The following is an archived copy of a message sent to a Discussion List run by the Campaign Against Sanctions on Iraq.
Views expressed in this archived message are those of the author, not of the Campaign Against Sanctions on Iraq.
[Main archive index/search] [List information] [Campaign Against Sanctions on Iraq Homepage]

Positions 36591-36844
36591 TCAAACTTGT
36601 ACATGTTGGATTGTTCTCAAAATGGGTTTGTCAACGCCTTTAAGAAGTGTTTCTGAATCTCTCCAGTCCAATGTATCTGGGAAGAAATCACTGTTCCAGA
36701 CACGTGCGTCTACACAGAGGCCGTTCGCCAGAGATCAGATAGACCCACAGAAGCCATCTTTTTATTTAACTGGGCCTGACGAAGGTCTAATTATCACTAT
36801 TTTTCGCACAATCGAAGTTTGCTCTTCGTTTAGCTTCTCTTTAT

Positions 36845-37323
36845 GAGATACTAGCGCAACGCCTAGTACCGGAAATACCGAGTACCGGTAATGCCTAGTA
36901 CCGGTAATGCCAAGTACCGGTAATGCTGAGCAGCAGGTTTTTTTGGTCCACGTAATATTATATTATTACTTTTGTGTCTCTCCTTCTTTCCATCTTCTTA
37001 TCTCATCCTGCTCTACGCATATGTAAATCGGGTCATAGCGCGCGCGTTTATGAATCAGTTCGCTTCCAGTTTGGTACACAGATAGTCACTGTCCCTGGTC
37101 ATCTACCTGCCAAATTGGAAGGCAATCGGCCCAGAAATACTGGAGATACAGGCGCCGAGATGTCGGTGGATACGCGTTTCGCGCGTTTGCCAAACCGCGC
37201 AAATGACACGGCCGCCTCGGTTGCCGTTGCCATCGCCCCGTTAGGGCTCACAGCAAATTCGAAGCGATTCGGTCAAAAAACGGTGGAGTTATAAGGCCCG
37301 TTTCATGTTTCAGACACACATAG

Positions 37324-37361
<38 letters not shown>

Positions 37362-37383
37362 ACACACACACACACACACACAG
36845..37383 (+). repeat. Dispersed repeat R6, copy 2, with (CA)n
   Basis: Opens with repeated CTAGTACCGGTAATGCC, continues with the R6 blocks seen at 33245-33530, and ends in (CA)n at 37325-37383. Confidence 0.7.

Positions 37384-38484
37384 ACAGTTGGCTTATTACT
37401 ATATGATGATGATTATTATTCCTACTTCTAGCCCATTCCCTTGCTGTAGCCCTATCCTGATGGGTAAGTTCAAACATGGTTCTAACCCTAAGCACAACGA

Here's another brief round-up of some recent stuff. You have until Wednesday for letters to the Sunday's. The letter from the INC in today's Guardian (see below) requires an urgent response ... Best wishes, Gabriel voices uk ********************************************* * Protecting Iraqis against Saddam (a couple of letters from today's Guardian, email@example.com) * Fuel fears as Iraq bans oil exports, 3rd June, Independent on Sunday (firstname.lastname@example.org) * £4 gallon looms as Iraq bans oil exports, Observer, 3rd June (email@example.com) * US-British Iraqi Sanctions Plan in Trouble at UN, AP, 31 May * Iraq ready to renew oil-for-food programme if it remains unchanged, AFP, May 30 ********************************************* 2 Letters from today's (4th June 2001) Guardian: Protecting Iraqis against Saddam Monday June 4, 2001 The Guardian Seumas Milne is right that important issues, such as foreign affairs, are often not given the priority they deserve in general election campaigns (Voteless victims, May 30). It will be important for the incoming government to focus its attention on the wellbeing of the Iraqi people. However, Mr Milne has overlooked several key facts in his analysis of the current humanitarian situation in Iraq. It is disingenuous to suggest that the suffering of the Iraqi people is the result of UN sanctions. It is Saddam Hussein who is to blame for their suffering. To suggest otherwise is to assist Saddam in abusing the sanctions regime, purely to further his own propaganda agenda. Sufficient food and medical resources are available under the oil for food programme, yet Saddam chooses not to make these resources available to the Iraqi people. Mr Milne is right to say that sanctions are being flouted. But does he stop to think where all this additional illegal money is going? Certainly not to the Iraqi people - rather, it is used to increase Saddam's personal wealth and military might. Sanctions were imposed to prevent Saddam from pursuing his programme of developing weapons of mass destruction. To this end, they have been successful. Equally, the no-fly zones in northern and southern Iraq were established to safeguard the civilians in these areas. All too often Saddam has demonstrated his willingness to employ weapons from the air against innocent Iraqis. It is vital that the UN pursue policies that will protect the Iraqi people. Sharif Ali Bin AlHussein Iraqi National Congress • British policy towards Iraq has been to contain Saddam with his hapless victims in the same box. This policy is incompetent and immoral; it has led to more suffering and a substantial increase in the number of Iraqi asylum-seekers. What the Iraqi people need is "smart protection" rather than "smart sanctions". If the government wants the votes of the Iraqi community, it should support the indictment of Saddam and his accomplices through the European parliament for their crimes of genocide. Saad Rashid Bury, Lancashire firstname.lastname@example.org ******************************************** Fuel fears as Iraq bans oil exports By Severin Carrell, Tony Heath and James Morrison 03 June 2001 There was confusion over the future of oil prices last night as Iraq, the world's second-biggest oil producer, announced that it was stopping oil exports from tomorrow. The move prompted speculation that the loss of Iraq's exports of two million barrels a day from the world oil market could cause shortages that would raise the prospect of a £4 gallon at British forecourts. But Saudi Arabia's Oil Minister, Ali Naimi, reassured traders that his kingdom alone the world's biggest oil producing country had enough spare capacity to cover Iraq's output. The US also said it would maintain "adequate" supplies. Professor Andrew Oswald, an oil expert at Warwick University, said Iraq's boycott, a protest against United Nations economic sanctions, would "take a fair chunk out of the total market". He said a £4 gallon was a possibility. "We are likely to see a significant rise in prices next week, but it is not clear whether dealers have already partially built this move, which was expected, into their prices," he said. The Iraqi announcement came as a blow to motorists as the threat from British fuel protesters, who set up pickets at oil refineries on Friday, appeared to be receding. Panic-buying by motorists led to shortages in parts of Wales after hundreds of hauliers and protesters descended on 10 oil refineries and depots in Wales, the Midlands and southern England on Friday night. Protesters at Purfleet, Essex, and Milford Haven, Pembrokeshire, pledged that their pickets would continue until the election. By nightfall, however, the number of protesters had declined, becoming no more than a handful at two depots in Wales. The oil companies said there had been minimal disruption to supplies. At Stanlow in Cheshire, the scene of the first blockade last year, numbers dwindled to nothing through the night, and police said the situation was the same at refineries at Purfleet, Avonmouth, Ipswich and Fawley, Hampshire. Yesterday, around 30 people were at the Texaco oil refinery at Pembroke Dock and the Elf Total refinery at Milford Haven, where they succeeded in turning back a number of deliveries, with nine tankers still parked in the refinery compound by early afternoon. The protesters, who parked 25 heavy vehicles and lorries near the gates, had allowed only tankers delivering heating oil to hospitals and old people's homes to leave. Ray Holloway, head of the Petrol Retailers Association, urged motorists not to panic-buy. "Behave normally; simply buy today what you would buy on any Saturday," he said. After last November's mass blockades left much of Britain without fuel, the sudden upsurge of protests raised fears that the last few days of the election campaign would be dominated by fuel shortages. Last year's crisis severely dented Labour's lead in the polls, and yesterday Tony Blair urged fuel protesters to "behave responsibly". Speaking in Salford, Manchester, the Prime Minister said Labour had cut 2p off a litre of ultra-low-sulphur petrol and 3p off ultra-low-sulphur diesel, and had cut road tax for hauliers. He said world oil prices had gone up, and warned that ministers would not sanction further fuel duty cuts in case they damaged public finances. Ann Widdecombe, the shadow Home Secretary, said she did not approve of actions that would affect everyday life and business but understood the protesters' motives. Ms Widdecombe said: "I sympathise with the frustration felt by people for whom fuel can be a tremendous drain on their business." In Wales, shortages were reported at filling stations in Cardiff, Newport and Swansea as queues began to form before breakfast time. * A pensioner escaped unhurt last night after his car collided with a petrol tanker outside the Milford Haven refinery. Demonstrators said the driver had been sounding his horn in support of the protest at the time of the accident. *************************************************** £4 gallon looms as Iraq bans oil exports Conal Walsh and Nick Paton Walsh Sunday June 3, 2001 The Observer The price of petrol could rise by more than 50p a gallon after Iraq, the world's second biggest oil producer, yesterday announced it was stopping exports tomorrow. Sparking fears of a global shortage, Saddam Hussein's government said its move was a protest against the United Nations economic sanctions being enforced by Britain and the United States. In a further blow to motorists, hauliers mounted protests at fuel depots across Britain, prompting panic-buying and fears of a repeat of last year's crippling shortage. Experts last night predicted that Iraq's decision to stop oil exports indefinitely will create a world shortage, pushing British forecourt prices from £3.55 a gallon to well over £4 within a month. 'If Iraq chooses to maintain this embargo, it will have a dramatic effect on prices,' said oil industry analyst Derek Bamber of Petroleum Economist magazine. 'Before this, the feeling was that British petrol prices could reach £3.60 a gallon by July. This could take it to over £4. 'We had expected world supplies to be short by about a million barrels a day this summer anyway, but this will triple that figure at least.' Iraq is allowed to export two million barrels a day under the UN's 'oil-for-food' programme. It will turn off the taps in protest at a UN Security Council decision last week to extend this scheme for a month to give Britain and the US time to come up with 'smart sanctions' that would step up trade with Iraq but crack down on sanctions busting. Iraq objects to 'smart sanctions' which a Baghdad daily newspaper warned would 'be a disaster on those who planned for it'. Leaders of the Organisation of Petroleum Exporting Countries (Opec) will come under pressure at a meeting in Vienna on Tuesday to stop world prices rising by increasing their own oil output. In Britain, police were last night monitoring a series of peaceful protests outside oil refineries in East Anglia, Wales and Cheshire after a small number of hauliers had tried to prevent fuel supplies being distributed on Friday night. David Handley, leader of the protests last September, said: 'There are at least 200 people involved in this. We intend to maintain a presence at several sites.' Other figures involved in last year, however, played down the size of the new protests and claimed Handley was acting alone. Garages around the picketed Texaco refinery in South Wales rationed fuel. An assistant at one in Brynmawr said: 'It's £10 worth per person.' ******************************************* Source: Reuters Date: 31 May 2001 ---------------------------------------------------------------------------- ---- US-British Iraqi Sanctions Plan in Trouble at UN By Evelyn Leopold UNITED NATIONS (Reuters) - The United States and Britain have given up attempts for a quick U.N. Security Council vote to overhaul sanctions against Iraq after objections from Russia, China and France, diplomats said. Instead the 15-member council will be asked this week to extend the current system for the U.N.-Iraq humanitarian oil-for-food program before it expires on midnight Sunday. But the length of the extension is still in dispute. U.S. and British officials said on Wednesday they wanted one month, Russia advocated six months and France is suggesting a compromise of three months. All four nations, along with China, are permanent Security Council members with veto power. The Anglo-American draft resolution, which would ease restrictions on Iraqi trade while trying to stop oil smuggling and illegal weapons, is meeting solid opposition from Russia, Iraq's closest ally on the council, diplomats said. Baghdad, which wants the decade-old U.N. sanctions lifted, has threatened to stop oil flows if the resolution is adopted. Iraq's U.N. ambassador Mohammed Aldouri told reporters, "We will not accept any injection of ideas from the United States, Britain, and others, even the French," whose compromise proposals he said were similar to the U.S.-British text. A senior U.S. official, briefing reporters accompanying Secretary of State Colin Powell on his eight-day visit to Africa and Europe, confirmed late on Wednesday the decision to seek a delay in putting the resolution to a vote. "We do believe that should be done in about a month's time," he said, speaking on condition of anonymity. "It's not unreasonable to provide that time." At issue is the oil-for-food program under which Iraq may sell oil to buy some civilian goods. The oil sales revenues go into a U.N. escrow account out of which the United Nations pays suppliers of the goods Iraq orders, a system which will not be changed under the Anglo-American plan. The sanctions were imposed by the Security Council in August 1990, two days after Iraq invaded Kuwait. POWELL CITES "DUAL USE" LIST AS OBSTACLE France, China and Russia have argued that the deadline could not be met because of the necessity of examining a lengthy U.S.-British list of "dual use" goods that have military and civilian applications. Iraq would be barred from buying them without council approval. Powell himself told reporters on his plane back to Washington on Wednesday: "The difficulty of course is in the details -- the lists and how one looks at these various lists and of course other aspects. It's excruciatingly detailed." France, which is generally in favor of the U.S.-British proposals, received the list earlier but Russia and China say it only reached them over the last 10 days. The decision to wait at least another month, however, is a setback for Powell, who made revising the sanctions a high priority when he took office in January. In an effort to dispel criticism in the Arab world and beyond, the United States wants to put responsibility on Iraq for the hardships of its people under sanctions by freeing imports of civilian goods but tightening controls on military items and keeping control of the money Iraq spends. Talks on Tuesday and Wednesday in Budapest, Hungary, among Powell and his counterparts from Britain, France and Russia apparently did not substantially narrow the differences, with varying interpretations on the meetings, diplomats said. However, a French spokesman in Paris said on Wednesday the four ministers agreed on the sidelines of a NATO meeting to move toward lifting sanctions on civilian goods and set a deadline on formulating proposals. Some of these concepts may be included in the oil-for-food rollover resolution. But the more controversial parts of the U.S.-British draft resolution require consent from Iraq's neighbors Jordan, Turkey and Syria, and recommendations from Secretary-General Kofi Annan that the council would then have to approve. These include regulating illegal trade among Iraq and its neighbors, monitoring Iraq's land and sea borders against smuggling and sifting through a list of oil traders to eliminate shadowy firms alleged to be paying Baghdad a surcharge on oil sales outside of the U.N. system. With Iraq threatening to cut fuel to these countries if they cooperated with the United States, some compensation would have to be included in the package, either through the World Bank or through Iraq's oil revenues under U.N. control that are earmarked for a reparations fund for Kuwait, diplomats said. (Jonathan Wright contributed to this report) ****************************************** Source: Agence France-Presse (AFP) Date: 30 May 2001 ---------------------------------------------------------------------------- ---- Iraq ready to renew oil-for-food programme if it remains unchanged BAGHDAD, May 30 (AFP) - Oil Minister Amer Rashid said Wednesday that Iraq was ready to renew the UN oil-for-food programme if no amendments were made that could damage Baghdad. "If the memorandum of understanding is extended without the introduction of any measures or paragraphs harmful to Iraq, Baghdad will react positively," Rashid told reporters. "Otherwise, Iraq will halt its crude exports," he warned after talks with Algerian Energy Minister Chakib Khelil, who is also president of OPEC (Organisation of Petroleum Exporting Countries). The current six-month phase of the oil-for-food programme, launched in 1996 to allow Baghdad to export crude under UN supervision to finance imports of humanitarian goods for its 22-million population, expires June 3. It comes at a time when the UN Security Council is discussing a US-backed British proposal to abolish the 11-year-old embargo on civilian trade with Iraq while seeking to tighten a ban on sales of arms and military technology. Russia, Iraq's closest ally on the 15-member Security Council, has insisted on detailed discussion of the British draft resolution that could block its adoption before June 3. Rashid declined to specify if Iraq would accept a one-month extension of the current phase of the programme to give Washington and London more time to win Moscow's support for their proposal. Iraq has repeatedly said it would block any UN resolution to revise the sanctions regime imposed on Baghdad for its 1990 invasion of Kuwait, warning it "will not sell a single barrel of oil under the oil-for-food programme" if the resolution is adopted -- a threat that could remove around 2.1 million barrels a day from world markets. -- ----------------------------------------------------------------------- This is a discussion list run by the Campaign Against Sanctions on Iraq For removal from list, email email@example.com Full details of CASI's various lists can be found on the CASI website: http://www.casi.org.uk